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Using Urysohn's Lemma, it can be shown that a connected normal space $X$ (with more than one point) is uncountable. But then how can it be that a connected normal space might just be a single point? Is this immediate from Urysohn's Lemma?

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Trivially?${}{}$ –  Asaf Karagila Nov 11 '12 at 22:31
@AsafKaragila: Come again? –  Libertron Nov 11 '12 at 22:32
There is no way of decomposing a singleton into two non-empty disjoint sets... everything much hold vacuously. –  Asaf Karagila Nov 11 '12 at 22:33
Urysohn makes no (nonvacuous) statement about one-point spaces. But the very definition of normal is trivially verified for one-point space. –  Hagen von Eitzen Nov 11 '12 at 22:33
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up vote 5 down vote accepted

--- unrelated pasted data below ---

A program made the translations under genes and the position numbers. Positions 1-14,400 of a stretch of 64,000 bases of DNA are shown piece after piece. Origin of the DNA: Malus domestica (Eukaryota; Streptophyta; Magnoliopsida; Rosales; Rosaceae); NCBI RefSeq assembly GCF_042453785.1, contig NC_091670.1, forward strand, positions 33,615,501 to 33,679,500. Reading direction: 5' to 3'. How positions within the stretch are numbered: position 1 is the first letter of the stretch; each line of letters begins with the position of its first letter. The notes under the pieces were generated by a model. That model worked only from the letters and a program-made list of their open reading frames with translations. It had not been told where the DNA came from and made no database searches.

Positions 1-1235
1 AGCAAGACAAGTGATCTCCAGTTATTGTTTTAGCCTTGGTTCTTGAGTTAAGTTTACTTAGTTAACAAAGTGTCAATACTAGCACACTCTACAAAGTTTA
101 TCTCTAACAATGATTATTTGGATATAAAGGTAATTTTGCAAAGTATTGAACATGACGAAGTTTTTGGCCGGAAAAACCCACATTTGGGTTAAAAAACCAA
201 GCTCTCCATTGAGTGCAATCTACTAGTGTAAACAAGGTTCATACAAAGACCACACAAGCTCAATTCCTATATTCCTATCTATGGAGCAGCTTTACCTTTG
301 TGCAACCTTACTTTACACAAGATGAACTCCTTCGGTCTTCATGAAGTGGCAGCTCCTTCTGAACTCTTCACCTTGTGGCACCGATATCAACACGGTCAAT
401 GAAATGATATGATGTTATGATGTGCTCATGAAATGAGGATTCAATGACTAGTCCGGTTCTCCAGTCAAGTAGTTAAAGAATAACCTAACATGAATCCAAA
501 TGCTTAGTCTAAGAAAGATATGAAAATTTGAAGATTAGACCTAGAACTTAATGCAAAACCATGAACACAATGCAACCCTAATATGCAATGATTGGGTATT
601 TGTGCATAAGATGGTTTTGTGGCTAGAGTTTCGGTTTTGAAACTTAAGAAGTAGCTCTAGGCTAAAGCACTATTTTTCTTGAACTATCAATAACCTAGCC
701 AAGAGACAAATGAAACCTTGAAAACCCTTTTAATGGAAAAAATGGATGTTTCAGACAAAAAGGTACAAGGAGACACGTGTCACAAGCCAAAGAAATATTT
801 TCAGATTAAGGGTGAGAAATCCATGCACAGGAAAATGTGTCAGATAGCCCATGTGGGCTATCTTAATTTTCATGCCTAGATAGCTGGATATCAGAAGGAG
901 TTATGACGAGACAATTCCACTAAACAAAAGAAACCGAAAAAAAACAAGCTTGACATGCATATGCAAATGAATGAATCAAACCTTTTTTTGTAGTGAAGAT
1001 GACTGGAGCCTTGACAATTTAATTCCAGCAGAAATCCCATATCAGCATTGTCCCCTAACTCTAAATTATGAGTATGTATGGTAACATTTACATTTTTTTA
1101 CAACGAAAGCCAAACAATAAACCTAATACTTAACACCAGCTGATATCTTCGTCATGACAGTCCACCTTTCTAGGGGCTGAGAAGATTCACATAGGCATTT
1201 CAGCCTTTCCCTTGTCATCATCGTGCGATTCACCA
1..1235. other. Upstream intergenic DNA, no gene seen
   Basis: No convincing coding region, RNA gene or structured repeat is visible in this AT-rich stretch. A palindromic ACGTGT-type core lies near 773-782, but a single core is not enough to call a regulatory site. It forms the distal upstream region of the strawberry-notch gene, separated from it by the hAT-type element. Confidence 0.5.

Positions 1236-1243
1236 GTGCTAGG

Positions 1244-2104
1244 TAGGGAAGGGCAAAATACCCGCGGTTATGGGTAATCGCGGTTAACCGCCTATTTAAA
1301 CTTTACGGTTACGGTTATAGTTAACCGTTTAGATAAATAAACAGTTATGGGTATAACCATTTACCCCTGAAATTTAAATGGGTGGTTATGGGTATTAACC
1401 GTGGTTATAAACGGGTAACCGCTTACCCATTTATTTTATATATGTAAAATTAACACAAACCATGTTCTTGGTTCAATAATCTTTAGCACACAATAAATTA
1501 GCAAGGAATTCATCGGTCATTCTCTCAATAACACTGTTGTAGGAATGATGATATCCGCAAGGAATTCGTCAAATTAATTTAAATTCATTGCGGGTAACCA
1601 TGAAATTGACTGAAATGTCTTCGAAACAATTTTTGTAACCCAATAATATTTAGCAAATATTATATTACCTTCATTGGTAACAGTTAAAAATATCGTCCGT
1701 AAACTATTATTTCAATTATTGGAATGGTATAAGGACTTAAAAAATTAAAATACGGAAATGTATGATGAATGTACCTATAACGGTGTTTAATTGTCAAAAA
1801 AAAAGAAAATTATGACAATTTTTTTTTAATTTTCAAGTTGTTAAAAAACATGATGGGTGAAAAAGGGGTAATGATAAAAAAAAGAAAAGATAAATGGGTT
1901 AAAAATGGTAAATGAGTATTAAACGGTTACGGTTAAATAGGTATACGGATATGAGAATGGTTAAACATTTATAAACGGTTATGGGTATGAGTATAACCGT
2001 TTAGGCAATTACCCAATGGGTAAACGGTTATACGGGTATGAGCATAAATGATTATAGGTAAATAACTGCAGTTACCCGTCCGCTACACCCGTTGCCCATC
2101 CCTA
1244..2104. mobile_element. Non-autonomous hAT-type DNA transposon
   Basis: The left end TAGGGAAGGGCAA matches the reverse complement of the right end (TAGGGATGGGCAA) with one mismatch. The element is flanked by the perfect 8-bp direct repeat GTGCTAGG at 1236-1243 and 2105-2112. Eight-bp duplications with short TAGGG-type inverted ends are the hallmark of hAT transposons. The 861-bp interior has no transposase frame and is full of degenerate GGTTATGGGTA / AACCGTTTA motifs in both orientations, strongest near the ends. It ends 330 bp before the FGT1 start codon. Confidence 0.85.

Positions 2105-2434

No, it’s immediate from the definitions of connectedness and normality. A one-point space is clearly not the union of two disjoint non-empty sets, open or otherwise, so it’s connected. A one-point space doesn’t contain two disjoint closed sets, so the defining condition of normality is vacuously satisfied.

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OK, now I got it. –  Libertron Nov 11 '12 at 22:33
@Sachin: Good. (By the way, what I wrote is basically just a longer version of what Asaf meant when he asked ‘Trivially?’.) –  Brian M. Scott Nov 11 '12 at 22:34
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